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Sackville Commons thrives in first year

Co-working space becoming community hub

Editor's Note: Second life. It can represent a chance to do over. To reset and refocus your life. To shake off the past and give yourself an opportunity to change and grow. In our series, Second Life, we took a look at how those in the small business world, out of necessity or desire, reach beyond their comfort zones to re-create themselves and their world. These stories celebrate those who saw potential in being something else or creating something that wasn’t and were brave enough to take the plunge into the deep, dark waters of entrepreneurship.

SACKVILLE, N.B. – It’s a place to work, to share ideas, and to feel motivated, or simply to send a fax, make a phone call, use the wi-fi, hold a board meeting, or host a special event.
“We try to make space for anything and everything,” says Julia Feltham, co-founder and executive director of the Sackville Commons.
Having only opened its doors a year ago, The Commons has quickly become a dynamic and thriving space where local entrepreneurs, artists, artisans, non-profits and community groups are coming together to work, share ideas and resources, and build a sense of community.
“I'm impressed with how everyone at the Commons works as a team, I can't say enough about all they've done,” says Daniel Haartman of Community Machinery, just one of the more than 70 new members of the Sackville Commons.
The Commons is essentially a community co-working space and offers members access to work stations, storage, meeting rooms, phone and photocopying service, and also regularly hosts development workshops and information sessions.
“Some of what they've provided is really specialized; budgeting for cash-flow, business development opportunities, and networking with people who have really gone out of their way to earn my trust,” says Haartman. “There's also a lot of little things, like their willingness to sign for packages while I've been setting up, use of a fax machine, and having use of a meeting room.”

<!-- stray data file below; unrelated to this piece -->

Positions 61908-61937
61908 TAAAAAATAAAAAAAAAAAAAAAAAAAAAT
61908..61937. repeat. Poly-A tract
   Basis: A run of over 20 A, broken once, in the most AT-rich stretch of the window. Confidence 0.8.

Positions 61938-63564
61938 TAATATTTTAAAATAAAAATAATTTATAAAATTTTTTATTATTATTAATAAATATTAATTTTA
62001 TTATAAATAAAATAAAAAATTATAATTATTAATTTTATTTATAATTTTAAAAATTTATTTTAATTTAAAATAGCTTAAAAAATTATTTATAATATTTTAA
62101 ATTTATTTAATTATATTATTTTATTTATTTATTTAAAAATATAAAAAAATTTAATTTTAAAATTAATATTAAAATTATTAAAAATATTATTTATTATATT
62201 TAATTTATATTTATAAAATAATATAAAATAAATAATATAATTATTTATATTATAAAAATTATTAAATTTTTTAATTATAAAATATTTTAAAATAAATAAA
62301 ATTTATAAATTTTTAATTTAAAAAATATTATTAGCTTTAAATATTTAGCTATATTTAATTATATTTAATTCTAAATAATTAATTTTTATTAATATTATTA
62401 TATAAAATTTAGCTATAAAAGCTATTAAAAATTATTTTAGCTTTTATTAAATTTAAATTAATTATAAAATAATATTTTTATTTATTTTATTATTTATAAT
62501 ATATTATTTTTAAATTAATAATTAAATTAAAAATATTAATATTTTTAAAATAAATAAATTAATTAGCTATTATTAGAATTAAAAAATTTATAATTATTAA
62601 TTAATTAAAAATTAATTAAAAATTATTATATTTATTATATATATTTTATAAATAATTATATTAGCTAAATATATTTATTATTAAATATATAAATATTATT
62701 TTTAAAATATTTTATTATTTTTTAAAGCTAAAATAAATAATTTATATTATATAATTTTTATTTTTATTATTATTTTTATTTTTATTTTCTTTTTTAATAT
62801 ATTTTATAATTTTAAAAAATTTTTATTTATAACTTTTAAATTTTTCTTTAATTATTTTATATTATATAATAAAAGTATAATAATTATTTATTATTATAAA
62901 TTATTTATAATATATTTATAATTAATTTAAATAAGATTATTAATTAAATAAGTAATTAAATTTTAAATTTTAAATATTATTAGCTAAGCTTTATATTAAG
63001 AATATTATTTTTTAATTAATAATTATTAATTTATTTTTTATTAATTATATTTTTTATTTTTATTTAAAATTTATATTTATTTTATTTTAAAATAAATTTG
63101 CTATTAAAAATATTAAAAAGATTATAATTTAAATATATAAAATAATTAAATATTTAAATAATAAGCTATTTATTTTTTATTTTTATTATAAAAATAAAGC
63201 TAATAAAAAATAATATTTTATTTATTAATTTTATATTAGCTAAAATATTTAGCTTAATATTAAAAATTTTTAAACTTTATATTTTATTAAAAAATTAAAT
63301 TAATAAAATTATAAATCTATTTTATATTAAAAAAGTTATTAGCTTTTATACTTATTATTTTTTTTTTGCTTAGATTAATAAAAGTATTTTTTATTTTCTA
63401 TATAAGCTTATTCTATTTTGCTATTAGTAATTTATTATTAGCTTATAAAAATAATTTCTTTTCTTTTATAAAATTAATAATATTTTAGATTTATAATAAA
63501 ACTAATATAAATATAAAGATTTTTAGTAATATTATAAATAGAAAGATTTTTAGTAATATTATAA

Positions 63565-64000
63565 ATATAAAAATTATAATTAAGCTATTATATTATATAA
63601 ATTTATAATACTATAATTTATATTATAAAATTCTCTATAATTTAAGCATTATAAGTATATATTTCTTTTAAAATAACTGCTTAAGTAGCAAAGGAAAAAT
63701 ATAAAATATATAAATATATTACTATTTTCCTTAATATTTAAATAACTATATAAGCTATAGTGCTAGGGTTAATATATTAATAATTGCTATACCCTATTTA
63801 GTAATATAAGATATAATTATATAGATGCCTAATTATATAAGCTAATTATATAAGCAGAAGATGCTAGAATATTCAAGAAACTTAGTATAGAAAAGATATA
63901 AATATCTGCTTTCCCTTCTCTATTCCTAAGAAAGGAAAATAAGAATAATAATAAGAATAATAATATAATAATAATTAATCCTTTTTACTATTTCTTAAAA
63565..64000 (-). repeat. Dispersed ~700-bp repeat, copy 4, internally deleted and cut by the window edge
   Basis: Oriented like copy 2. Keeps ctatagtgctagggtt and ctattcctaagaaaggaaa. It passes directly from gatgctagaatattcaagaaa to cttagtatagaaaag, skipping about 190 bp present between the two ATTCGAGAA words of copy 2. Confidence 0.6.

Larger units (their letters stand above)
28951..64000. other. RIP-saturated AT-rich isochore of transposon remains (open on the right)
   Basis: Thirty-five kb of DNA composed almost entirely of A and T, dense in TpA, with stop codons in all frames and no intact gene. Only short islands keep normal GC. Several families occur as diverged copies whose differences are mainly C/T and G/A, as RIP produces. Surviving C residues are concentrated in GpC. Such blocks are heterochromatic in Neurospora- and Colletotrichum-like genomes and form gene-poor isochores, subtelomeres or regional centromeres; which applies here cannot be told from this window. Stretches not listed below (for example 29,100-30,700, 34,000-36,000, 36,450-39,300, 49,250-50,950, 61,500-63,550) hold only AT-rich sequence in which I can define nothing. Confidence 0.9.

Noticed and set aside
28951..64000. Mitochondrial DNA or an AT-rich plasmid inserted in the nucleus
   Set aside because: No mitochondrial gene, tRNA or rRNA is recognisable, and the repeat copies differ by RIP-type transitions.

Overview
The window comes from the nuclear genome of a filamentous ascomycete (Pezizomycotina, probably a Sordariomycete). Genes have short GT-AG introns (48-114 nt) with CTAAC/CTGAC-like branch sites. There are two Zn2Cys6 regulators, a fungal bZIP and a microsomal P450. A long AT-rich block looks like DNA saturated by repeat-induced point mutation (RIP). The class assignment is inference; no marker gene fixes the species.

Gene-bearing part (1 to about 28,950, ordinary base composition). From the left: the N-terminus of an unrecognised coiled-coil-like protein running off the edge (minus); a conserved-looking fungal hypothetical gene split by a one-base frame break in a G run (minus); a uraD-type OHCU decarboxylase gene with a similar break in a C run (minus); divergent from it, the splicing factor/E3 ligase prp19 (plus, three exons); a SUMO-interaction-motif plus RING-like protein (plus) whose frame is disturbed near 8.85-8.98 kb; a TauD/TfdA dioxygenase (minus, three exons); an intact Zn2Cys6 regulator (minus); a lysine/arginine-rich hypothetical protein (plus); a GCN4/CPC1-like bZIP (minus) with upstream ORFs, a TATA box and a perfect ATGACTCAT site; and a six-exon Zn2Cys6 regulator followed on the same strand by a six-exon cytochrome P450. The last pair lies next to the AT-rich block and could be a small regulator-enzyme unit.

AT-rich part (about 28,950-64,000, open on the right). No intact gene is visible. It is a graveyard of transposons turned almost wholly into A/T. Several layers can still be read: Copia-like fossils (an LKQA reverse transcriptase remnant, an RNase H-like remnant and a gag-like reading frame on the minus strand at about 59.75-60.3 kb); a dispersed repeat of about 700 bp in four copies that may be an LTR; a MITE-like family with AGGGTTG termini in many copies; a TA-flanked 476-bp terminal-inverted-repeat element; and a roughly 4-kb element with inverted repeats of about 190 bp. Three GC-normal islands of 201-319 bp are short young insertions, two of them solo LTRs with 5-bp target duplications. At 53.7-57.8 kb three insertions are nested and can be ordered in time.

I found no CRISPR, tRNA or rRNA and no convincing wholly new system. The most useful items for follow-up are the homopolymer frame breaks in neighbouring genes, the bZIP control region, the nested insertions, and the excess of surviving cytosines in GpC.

The conversation around creating a Commons started nearly a decade ago in Sackville. In a world where growing numbers of people work alone as entrepreneurs or in web-based businesses, there is a lot of flexibility and personal freedom, but also a feeling of isolation sometimes that comes from not working in a busy office setting.
Feltham says a co-working model offers the opportunity for those people to work among others in an informal atmosphere but one that can inspire, energize and provides a chance to share ideas and resources – “so we make sure we all thrive a little better and we don’t feel so alone.”
She says providing a supportive atmosphere, where people can share spaces and experiences, is a step towards “normalizing entrepreneurship as a career path,” which is much needed in today’s new economy.  
The Commons has also welcomed non-profits into its folds, providing them with office space and office resources, as well as the ability to collaborate with other community stakeholders on important issues.
The Sackville Commons opened last fall out of the former fire hall and police station on Main Street, and since then has drawn in a wide array of new members, from Bagtown Brewing, to Daybreak, to the Art Hive, Rural Rides, the Sackville Farmers’ Market, Bay of Fungi.
New members are being sought, she says, with the goal of having another 10 to 15 members to keep the Commons sustainable.

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